Ilan Zalayat
Middle East analyst

Iran may be leaving Syria, but its spirit remains behind

Israeli security officials have shown much optimism last week in declaring the identification of a “significant pullout” of Iran’s military troops and arms from Syria, for the first time since entering the country. This claim is very reasonable, first since the fighting in Syria is been substantially reducing following the success of the government forces of President Bashar al-Assad’s to take over the last of the opposition’s strongholds. Also, the damage that the U.S. sanctions, the COVID-19 outbreak, and the oil crisis have inflicted on Iran’s economy, the consistent Israeli airstrikes on its assets in Syria, and the vacuum that was left following the death of the Iranian expansion’s architect Qasem Soleimani, may all have contributed to the reported withdrawal of Tehran, somewhat refuting the fears that Iran will turn Syria into its military outpost. But this discussion is missing the point that Iran had already moved from its military intervention in Syria to a new phase, which is to win the hearts and minds of the people of the war-wreaked country.

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Funeral of Hezbollah militant who died in Syria (source: AFP)

Under the radar, Iran is capitalizing on the unraveling of Syria’s social fabric and instilling its political perceptions into local communities, presumably in the hope that it will lead those to foster sincere support for the Iranian hegemonic ambitions for their country (rather than mere political interest, as in the case of the Syrian Government over the past decades). Since the end of the decisive battles in Syria’s western fronts and the collapse of the Islamic State organization in the eastern desert in 2016–2017, Iran’s Islamic Revolutionary Guard Corps and the Iranian-backed militias (Hezbollah, and Iraqi, Afghan and Pakistani groups) have increasingly become involved in the social, educational and religious spheres within the territories that they are being stationed in. This includes putting together charitable welfare services that provide essentials for domestic underserved communities, particularly those whose infrastructures have been impaired during the war. Tehran is filling the social and economic void left by the war, thereby playing the role of the white knight to the needy population.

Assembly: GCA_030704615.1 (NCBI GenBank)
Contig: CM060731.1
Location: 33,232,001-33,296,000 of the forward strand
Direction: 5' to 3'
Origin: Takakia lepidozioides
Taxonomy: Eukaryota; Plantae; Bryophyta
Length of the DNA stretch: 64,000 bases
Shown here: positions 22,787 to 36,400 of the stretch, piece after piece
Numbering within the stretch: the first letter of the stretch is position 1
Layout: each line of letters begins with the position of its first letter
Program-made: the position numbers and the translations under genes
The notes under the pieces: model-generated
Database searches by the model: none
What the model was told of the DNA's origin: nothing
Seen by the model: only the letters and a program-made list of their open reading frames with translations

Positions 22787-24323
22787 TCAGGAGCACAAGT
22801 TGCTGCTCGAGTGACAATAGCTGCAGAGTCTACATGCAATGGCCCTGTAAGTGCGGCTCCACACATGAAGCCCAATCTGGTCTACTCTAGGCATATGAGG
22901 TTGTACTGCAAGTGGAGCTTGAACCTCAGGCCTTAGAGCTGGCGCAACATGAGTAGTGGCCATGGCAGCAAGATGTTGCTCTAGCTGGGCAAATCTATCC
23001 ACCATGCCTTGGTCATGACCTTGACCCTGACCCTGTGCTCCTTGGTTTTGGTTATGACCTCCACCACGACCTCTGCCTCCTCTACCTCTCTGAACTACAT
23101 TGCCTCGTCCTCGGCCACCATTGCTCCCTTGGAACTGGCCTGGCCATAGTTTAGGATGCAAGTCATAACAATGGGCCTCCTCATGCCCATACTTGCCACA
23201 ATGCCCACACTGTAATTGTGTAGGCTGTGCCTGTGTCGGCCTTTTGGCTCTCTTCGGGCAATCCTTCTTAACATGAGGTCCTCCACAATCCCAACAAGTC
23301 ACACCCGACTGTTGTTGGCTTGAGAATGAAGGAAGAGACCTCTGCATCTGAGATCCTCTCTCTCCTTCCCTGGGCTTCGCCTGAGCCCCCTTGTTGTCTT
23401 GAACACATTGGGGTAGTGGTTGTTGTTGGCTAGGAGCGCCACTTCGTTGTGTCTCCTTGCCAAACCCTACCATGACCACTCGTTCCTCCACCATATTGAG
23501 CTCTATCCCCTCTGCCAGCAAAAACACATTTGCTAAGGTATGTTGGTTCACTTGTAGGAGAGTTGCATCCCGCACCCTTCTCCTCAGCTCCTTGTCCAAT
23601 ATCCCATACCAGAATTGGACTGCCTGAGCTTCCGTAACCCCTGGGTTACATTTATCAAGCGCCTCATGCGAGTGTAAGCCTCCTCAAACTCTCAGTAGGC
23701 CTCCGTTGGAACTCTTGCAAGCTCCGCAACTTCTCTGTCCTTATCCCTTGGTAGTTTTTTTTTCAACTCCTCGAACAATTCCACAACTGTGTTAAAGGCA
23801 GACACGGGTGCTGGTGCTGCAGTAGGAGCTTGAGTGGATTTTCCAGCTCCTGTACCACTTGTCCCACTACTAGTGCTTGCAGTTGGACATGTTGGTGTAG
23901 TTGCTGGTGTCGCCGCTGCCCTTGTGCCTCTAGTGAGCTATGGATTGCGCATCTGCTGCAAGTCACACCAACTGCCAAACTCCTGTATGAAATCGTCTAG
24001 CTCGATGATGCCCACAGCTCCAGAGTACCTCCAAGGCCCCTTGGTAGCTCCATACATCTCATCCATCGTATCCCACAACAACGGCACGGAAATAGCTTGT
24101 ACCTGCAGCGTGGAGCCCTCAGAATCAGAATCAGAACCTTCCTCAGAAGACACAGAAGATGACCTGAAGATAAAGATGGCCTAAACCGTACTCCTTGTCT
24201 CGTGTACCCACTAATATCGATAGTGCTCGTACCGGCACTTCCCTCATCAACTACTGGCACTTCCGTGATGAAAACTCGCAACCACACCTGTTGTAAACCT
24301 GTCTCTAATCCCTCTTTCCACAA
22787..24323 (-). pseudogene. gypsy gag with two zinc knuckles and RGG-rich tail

Iranian attempts to garner such soft power influence are nothing new. Since the Iranian Revolution of 1979, this endeavor has appealed to Iraq, Lebanon, Yemen, and other countries, within which Iran has orchestrated the establishment of networks of charity, religion, culture, and educational institutions, which promote Iranian influence among their local audiences. Such influence – which relies on the inculcation of the idea that Iran carries the onus of the ‘resistance’ against the region’s enemies – is essential for the Islamic republic for realizing its aspirations of regional hegemony as an offsetting for the lack of sufficient Iranian hard power to gain it. In fact, Hezbollah itself owes much of its widespread popularity within Lebanon to the social services and welfare it has provided across the country.

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Syrian family breaking the Ramadan fast (source: Anadolu)